Reading is a mental exercise that helps develops the brain. Studies have shown that children who read for pleasure do better in all areas of academia. Neuroscientists have conducted many studies to explore exactly how reading strengthens and develops the brain.
How does reading develop the brain?
MRI studies on the brain show that readers have a greater capacity for empathy. By reading stories, you place yourself in the shoes of and sometimes in the minds of different characters. This exposes you to new ways of thinking and new concepts. This is particularly important for children as it allows them to build a framework to cope with situations they have not experienced in real life. It also gives them the ability to understand the needs and thoughts of other children, and this allows them to make more friends.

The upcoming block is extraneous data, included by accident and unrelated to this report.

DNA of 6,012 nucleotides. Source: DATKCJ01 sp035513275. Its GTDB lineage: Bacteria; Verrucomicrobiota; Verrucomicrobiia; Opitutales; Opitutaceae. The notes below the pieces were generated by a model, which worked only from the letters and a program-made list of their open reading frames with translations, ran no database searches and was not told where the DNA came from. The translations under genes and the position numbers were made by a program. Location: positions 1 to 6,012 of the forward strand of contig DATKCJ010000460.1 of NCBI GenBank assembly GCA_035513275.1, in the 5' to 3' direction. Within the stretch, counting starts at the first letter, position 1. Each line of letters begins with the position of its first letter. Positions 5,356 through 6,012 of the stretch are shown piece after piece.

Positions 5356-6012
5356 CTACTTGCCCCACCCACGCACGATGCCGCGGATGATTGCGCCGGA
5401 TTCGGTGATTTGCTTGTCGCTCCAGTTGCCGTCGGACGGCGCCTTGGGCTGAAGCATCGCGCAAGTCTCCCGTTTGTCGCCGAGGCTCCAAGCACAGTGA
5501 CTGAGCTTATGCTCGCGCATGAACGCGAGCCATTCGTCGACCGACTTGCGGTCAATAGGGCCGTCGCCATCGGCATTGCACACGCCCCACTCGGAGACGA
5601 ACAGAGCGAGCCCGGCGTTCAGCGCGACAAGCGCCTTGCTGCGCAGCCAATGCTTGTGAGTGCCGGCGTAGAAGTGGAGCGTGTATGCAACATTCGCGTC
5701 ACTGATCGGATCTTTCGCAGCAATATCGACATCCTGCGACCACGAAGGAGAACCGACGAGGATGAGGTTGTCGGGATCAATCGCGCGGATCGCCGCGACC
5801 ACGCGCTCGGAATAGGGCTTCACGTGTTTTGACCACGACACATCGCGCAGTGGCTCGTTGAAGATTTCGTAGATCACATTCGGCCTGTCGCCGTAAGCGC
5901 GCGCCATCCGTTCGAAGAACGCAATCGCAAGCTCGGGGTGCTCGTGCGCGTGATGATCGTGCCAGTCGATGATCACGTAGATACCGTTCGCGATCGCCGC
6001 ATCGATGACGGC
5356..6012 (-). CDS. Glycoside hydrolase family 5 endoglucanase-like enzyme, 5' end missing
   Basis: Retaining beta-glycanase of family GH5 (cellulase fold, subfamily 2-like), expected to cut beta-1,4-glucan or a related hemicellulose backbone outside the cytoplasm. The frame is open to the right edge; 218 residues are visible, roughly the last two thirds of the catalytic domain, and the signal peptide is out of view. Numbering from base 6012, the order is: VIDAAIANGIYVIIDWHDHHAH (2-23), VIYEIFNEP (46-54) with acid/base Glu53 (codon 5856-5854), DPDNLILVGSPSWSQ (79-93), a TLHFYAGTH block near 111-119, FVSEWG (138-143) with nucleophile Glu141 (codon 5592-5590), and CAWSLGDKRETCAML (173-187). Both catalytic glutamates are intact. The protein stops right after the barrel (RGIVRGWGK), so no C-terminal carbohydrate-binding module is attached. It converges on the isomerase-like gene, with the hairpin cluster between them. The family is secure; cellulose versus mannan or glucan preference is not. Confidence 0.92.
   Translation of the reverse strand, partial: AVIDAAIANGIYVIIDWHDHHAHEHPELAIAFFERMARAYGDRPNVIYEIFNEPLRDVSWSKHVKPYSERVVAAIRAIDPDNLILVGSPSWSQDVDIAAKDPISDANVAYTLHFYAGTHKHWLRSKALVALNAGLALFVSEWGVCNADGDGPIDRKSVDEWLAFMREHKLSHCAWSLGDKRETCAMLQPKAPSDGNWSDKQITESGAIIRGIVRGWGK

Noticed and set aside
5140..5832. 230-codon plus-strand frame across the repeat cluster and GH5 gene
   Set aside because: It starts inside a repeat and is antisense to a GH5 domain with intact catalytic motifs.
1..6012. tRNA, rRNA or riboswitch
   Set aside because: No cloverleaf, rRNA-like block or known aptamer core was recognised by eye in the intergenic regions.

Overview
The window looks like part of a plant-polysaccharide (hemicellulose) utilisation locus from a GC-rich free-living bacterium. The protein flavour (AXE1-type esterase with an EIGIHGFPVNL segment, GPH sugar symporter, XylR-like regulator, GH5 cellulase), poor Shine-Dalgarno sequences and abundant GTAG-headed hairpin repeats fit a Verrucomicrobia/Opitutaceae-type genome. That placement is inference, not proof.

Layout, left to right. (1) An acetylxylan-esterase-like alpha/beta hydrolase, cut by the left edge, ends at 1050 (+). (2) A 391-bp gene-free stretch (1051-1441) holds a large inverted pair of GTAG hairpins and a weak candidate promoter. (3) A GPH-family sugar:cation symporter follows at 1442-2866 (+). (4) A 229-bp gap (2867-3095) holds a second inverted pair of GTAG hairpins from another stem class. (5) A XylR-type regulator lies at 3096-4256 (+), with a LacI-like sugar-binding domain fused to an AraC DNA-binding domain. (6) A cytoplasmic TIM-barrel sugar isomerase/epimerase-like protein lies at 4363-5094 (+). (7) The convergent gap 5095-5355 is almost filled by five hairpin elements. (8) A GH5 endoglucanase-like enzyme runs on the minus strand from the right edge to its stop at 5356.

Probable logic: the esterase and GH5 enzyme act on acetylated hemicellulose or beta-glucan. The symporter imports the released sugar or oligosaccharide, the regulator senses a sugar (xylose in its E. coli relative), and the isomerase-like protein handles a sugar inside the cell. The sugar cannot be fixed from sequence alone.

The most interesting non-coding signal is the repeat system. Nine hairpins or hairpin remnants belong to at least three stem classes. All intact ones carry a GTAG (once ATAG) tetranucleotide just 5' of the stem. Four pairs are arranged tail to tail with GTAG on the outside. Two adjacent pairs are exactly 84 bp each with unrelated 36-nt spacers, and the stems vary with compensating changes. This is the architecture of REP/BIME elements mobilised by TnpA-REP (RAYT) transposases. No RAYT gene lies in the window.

Other studies suggest that readers are better at communicating. By reading, they are exposed to more words, and this expands their vocabulary and in turn gives the reader a greater pool of concepts and ideas to draw upon when expressing their own ideas. Studies have found that readers make better listeners when they can understand topics and break down word sounds easier.
Reading also enhances a child’s ability to think critically. By reading, they are analyzing and absorbing new information. This allows them to spot patterns and trends better and as such it boosts all areas of academic achievement, even mathematics. Studies have shown that the more a child reads the higher they score on all forms of intelligence tests.
Reading also strengthens the visualization centers of the brain. This means that a reader can process visual information better and learns at a greater rate through observation alone. It has also been demonstrated through testing that visualizing helps develop neurons in the brain. Just reading about activity stimulates the same areas of the brain as actually performing that activity.
Best Books to Read for a Mental Workout
The best books to read to develop the brain are works of fiction that challenge the reader and provide richly imagined settings, and those that prompt the reader to ponder the plight and predicament of their hero.